Tips on Growing Strawberries

June in Oregon can only mean one thing....Strawberries.

Oregon Strawberries
There is nothing sweeter than strawberries grown in Oregon. Plump and juicy sweet..our current spring has been the perfect blend of warmth and moisture, producing some of the tastiest berries I have ever grown.

my strawberry patch
My strawberry patch is about 15 feet long by 3 wide. My plants are grown in a raised bed that provides excellent drainage. I keep my strawberries separate from my other vegetables and fruits in the garden. When I purchase my original six plants, the tag said they were an everbearing variety. However, after researching the habits of my plants, I would say mine are a June bearing variety as they produce a lot of runners.

June Bearing Strawberries
I've been growing strawberries since 2006. I purchased six plants. I grew a similar sized patch (about 12 x 4 feet) from those original plants at my previous home. I used the runners to start more plants. The runners produce 'daughter' plants. Using daughter plants is not always recommended as you can pass disease from the mother plant. I may be lucky, but I have had no disease. I took daughter plants to our new home two years ago and started a new patch here.

I will add that I only use organic, composted matter, to fertilize my plants.

Here are some tips that I could share to other's thinking of starting their own strawberry patch.

1) Research the variety you select to match your weather / micro climate.

2) Provide excellent drainage and full sun.

3) Add compost in the fall to your strawberry patch.

4) Cut runners / prune plants back in early March (here in the Pacific Northwest). This helps the plant focus it's energy on itself, not growing new plants. At this pruning time, this is an excellent time to take healthy runners and expand your strawberry patch. Remove old leaves and keep your patch tidy.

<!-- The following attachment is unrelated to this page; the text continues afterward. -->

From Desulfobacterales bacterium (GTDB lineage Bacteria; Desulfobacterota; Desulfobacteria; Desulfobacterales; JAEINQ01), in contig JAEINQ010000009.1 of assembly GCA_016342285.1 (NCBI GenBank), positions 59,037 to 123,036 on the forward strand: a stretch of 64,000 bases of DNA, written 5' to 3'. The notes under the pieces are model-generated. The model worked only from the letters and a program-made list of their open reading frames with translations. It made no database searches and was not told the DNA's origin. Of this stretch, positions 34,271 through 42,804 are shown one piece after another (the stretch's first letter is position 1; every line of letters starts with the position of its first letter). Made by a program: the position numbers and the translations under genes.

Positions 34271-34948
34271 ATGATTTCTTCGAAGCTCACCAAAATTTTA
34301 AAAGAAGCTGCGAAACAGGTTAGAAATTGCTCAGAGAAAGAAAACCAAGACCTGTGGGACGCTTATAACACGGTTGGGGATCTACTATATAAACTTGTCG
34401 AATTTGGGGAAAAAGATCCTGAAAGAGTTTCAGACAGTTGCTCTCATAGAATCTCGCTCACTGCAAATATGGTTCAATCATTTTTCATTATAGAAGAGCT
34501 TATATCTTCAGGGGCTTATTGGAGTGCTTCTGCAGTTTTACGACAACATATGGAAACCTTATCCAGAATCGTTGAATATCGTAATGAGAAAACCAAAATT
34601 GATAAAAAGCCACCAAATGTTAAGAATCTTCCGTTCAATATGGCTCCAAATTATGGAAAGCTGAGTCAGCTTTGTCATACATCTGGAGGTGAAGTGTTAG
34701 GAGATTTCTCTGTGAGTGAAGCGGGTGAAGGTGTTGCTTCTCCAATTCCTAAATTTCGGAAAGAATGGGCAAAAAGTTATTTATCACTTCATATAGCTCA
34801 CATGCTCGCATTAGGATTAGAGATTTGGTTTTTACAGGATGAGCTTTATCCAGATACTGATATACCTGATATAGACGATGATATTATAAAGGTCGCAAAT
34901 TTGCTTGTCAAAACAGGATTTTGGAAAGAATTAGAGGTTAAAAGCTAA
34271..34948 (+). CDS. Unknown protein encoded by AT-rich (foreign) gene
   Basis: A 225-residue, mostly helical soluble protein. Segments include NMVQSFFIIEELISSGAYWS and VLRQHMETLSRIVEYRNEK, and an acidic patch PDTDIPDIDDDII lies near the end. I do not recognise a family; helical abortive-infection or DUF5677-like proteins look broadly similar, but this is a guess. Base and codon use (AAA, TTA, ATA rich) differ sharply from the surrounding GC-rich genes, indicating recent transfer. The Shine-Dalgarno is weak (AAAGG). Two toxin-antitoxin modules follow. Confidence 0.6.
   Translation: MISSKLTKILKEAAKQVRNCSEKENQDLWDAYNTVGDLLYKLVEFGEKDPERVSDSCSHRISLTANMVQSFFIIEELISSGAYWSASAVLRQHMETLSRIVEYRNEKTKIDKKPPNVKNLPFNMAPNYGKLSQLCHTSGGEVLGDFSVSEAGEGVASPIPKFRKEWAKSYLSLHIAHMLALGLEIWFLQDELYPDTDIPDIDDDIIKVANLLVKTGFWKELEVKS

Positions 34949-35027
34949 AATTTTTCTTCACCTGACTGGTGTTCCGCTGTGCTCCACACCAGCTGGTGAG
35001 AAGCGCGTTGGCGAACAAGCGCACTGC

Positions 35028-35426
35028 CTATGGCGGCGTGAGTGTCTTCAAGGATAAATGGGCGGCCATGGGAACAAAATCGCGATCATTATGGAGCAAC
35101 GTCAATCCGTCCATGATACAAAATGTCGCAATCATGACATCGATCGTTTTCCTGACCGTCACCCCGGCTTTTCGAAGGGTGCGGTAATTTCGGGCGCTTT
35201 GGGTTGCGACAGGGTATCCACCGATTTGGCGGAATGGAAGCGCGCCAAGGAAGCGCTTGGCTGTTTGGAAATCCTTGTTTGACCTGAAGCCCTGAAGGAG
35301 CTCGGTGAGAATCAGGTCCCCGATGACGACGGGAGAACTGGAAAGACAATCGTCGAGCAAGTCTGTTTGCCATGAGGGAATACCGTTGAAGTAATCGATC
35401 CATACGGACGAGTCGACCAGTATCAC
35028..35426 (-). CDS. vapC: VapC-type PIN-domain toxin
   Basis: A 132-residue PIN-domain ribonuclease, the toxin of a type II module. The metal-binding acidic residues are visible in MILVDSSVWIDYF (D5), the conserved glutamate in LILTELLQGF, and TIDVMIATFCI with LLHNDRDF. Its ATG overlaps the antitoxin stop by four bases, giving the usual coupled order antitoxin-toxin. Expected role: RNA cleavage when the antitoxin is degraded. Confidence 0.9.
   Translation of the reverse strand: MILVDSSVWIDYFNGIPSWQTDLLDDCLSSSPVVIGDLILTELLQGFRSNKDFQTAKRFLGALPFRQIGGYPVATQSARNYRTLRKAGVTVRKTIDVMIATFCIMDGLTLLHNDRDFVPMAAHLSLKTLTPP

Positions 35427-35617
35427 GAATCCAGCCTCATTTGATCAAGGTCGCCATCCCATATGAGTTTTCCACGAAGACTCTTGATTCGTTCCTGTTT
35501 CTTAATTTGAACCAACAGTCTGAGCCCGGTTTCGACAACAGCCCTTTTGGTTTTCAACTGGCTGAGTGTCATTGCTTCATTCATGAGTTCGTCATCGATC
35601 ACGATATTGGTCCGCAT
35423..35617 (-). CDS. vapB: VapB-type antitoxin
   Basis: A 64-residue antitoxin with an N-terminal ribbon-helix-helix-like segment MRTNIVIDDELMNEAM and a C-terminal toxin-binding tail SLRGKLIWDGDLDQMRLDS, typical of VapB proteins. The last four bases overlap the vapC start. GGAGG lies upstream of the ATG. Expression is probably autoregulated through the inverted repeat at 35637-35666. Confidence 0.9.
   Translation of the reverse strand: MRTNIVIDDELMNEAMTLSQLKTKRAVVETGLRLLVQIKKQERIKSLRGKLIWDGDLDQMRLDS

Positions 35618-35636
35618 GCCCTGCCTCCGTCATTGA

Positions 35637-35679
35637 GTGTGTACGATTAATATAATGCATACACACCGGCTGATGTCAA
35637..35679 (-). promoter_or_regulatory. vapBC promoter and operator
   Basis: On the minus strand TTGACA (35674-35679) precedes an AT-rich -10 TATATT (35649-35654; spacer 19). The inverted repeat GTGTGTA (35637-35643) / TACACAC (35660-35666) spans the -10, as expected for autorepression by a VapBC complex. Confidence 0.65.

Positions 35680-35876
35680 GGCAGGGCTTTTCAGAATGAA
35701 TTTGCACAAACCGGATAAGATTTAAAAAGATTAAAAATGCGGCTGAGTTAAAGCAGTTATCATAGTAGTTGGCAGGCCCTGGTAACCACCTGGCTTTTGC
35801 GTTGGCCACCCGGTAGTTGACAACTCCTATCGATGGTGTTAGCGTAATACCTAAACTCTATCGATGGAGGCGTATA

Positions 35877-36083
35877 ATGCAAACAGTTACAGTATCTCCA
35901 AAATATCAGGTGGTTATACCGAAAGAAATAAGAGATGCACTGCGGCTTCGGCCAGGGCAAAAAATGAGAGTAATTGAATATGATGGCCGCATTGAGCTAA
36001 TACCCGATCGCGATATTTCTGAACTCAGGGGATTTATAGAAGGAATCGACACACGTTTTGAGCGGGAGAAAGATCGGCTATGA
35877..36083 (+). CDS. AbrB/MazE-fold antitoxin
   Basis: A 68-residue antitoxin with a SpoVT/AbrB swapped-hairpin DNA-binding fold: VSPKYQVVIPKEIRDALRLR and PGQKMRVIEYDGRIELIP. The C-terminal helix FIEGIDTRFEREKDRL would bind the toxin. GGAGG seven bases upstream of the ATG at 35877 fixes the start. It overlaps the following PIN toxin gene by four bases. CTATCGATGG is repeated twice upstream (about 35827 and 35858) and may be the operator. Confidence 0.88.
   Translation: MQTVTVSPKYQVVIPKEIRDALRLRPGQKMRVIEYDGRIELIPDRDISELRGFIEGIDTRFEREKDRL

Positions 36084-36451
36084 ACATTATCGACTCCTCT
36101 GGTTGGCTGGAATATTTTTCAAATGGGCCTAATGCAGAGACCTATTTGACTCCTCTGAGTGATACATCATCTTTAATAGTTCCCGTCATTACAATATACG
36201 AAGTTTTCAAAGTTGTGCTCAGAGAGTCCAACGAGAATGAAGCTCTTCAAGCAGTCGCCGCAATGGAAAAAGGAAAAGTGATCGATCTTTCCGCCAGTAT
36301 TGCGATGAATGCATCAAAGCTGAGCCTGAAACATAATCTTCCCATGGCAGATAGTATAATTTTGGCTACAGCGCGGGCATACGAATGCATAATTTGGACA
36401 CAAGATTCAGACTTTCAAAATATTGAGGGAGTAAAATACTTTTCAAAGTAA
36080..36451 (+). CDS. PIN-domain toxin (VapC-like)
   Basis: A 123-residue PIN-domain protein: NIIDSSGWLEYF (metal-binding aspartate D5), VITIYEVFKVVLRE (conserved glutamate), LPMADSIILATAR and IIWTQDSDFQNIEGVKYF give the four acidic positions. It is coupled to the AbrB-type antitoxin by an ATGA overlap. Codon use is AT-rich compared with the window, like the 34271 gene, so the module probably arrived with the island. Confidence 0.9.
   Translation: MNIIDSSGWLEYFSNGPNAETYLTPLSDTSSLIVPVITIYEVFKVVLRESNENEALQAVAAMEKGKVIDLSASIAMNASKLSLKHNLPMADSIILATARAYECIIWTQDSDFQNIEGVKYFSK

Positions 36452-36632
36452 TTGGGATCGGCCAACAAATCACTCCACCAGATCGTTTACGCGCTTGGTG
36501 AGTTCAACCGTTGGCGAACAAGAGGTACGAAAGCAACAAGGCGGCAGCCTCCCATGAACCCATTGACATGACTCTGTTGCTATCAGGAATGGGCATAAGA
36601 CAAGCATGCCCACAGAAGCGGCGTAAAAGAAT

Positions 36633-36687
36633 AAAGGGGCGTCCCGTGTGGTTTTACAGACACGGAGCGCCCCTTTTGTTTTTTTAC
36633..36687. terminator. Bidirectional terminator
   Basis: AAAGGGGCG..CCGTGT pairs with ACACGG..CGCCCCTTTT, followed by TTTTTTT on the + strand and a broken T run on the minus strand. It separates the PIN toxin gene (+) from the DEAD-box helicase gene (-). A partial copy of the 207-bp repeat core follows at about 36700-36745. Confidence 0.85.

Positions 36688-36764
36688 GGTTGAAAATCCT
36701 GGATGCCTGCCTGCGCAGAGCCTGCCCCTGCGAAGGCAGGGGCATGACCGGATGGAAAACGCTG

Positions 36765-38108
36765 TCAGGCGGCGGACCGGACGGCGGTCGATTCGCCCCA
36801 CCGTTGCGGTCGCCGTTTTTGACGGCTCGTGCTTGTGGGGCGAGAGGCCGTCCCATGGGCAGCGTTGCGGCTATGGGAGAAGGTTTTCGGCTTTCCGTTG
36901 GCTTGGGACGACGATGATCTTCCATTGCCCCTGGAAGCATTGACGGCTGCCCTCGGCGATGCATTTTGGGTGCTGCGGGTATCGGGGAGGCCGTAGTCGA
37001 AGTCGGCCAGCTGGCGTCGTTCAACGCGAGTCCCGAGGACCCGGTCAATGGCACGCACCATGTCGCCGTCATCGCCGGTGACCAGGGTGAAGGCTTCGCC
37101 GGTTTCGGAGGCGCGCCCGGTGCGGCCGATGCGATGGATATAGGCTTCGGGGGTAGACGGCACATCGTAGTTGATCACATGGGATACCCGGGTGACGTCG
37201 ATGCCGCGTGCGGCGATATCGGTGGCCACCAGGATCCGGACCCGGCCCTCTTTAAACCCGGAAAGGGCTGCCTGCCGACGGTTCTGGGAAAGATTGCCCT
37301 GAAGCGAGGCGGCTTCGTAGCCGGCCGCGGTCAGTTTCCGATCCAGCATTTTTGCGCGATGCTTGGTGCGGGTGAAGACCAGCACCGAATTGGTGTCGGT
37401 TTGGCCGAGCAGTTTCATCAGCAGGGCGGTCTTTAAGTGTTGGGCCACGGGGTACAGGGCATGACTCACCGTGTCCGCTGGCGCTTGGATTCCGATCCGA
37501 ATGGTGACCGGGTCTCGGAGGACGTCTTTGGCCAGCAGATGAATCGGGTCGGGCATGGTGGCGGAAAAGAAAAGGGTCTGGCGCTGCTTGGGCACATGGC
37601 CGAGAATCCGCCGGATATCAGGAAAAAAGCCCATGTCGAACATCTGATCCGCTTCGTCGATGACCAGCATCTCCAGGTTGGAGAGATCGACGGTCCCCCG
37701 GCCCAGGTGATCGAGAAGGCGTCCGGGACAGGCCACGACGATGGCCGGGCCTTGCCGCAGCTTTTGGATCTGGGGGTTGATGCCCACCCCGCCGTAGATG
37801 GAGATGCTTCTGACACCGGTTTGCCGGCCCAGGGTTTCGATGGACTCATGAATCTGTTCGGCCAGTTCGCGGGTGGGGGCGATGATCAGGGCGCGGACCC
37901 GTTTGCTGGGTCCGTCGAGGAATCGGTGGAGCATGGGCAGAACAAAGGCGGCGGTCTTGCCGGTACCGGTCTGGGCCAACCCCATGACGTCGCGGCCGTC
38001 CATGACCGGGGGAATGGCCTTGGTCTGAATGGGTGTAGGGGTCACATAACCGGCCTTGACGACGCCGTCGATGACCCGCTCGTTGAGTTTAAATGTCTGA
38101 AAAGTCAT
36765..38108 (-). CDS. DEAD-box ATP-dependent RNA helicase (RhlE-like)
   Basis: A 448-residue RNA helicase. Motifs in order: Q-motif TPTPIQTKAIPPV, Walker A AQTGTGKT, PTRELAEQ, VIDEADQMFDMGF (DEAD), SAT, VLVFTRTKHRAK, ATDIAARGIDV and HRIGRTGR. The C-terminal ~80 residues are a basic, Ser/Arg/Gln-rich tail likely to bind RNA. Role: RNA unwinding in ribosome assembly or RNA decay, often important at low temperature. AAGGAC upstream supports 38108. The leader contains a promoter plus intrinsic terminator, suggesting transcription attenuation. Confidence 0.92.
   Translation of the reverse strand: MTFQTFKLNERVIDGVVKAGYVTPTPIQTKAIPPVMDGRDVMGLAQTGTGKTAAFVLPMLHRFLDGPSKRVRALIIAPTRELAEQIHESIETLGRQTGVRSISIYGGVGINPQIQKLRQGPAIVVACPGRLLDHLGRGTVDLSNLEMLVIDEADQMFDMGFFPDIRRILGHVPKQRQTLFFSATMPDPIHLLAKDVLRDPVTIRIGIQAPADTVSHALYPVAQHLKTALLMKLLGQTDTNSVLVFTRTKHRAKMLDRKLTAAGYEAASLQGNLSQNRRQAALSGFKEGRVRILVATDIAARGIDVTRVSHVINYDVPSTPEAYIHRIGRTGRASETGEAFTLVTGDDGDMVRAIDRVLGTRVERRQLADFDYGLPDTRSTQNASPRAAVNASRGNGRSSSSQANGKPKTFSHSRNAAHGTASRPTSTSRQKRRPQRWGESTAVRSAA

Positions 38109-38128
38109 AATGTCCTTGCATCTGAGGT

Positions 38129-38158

5) Weed your patch early in the season. Once the plants get larger, it's hard to get in-between and pull the weeds out. Keeping the weeds out helps reduce competition for moisture and also keeps better airflow around the plants.

6) Don't water or fertilize much during the spring growing season. I kid you not, but the more these plants suffer, the sweeter those berries are that they produce. (This only applies to folks in the Willamette Valley..I can't speak for the rest of you.)

7) During strawberry season, pick and toss out the berries that get moldy or have been chomped by bugs. Keep your berry patch tidy and disease, mildew and bug free.

8) Don't use chemicals to get rid of pests. Rotate and start your crop elsewhere if you cannot get rid of disease and start over. You are what you eat.

9) Get your family involved at harvest time. Kids love to pick berries. Make a batch of freezer jam, or hull, slice and freeze for later use. There is nothing I love more than to pull a bag of frozen strawberries from our freezer in the middle of winter.

Oregon Strawberries
Strawberries are easy to grow and even better to enjoy....and for those of you new to growing edibles..they are hard to kill. Really.

If you decide to start growing strawberries in June, you will need to water them to help them mature and root during their first summer. But after's pretty smooth sailing. I water my established patch about every three days, but only during the hottest part of summer (about late July through August). Otherwise, I leave them alone.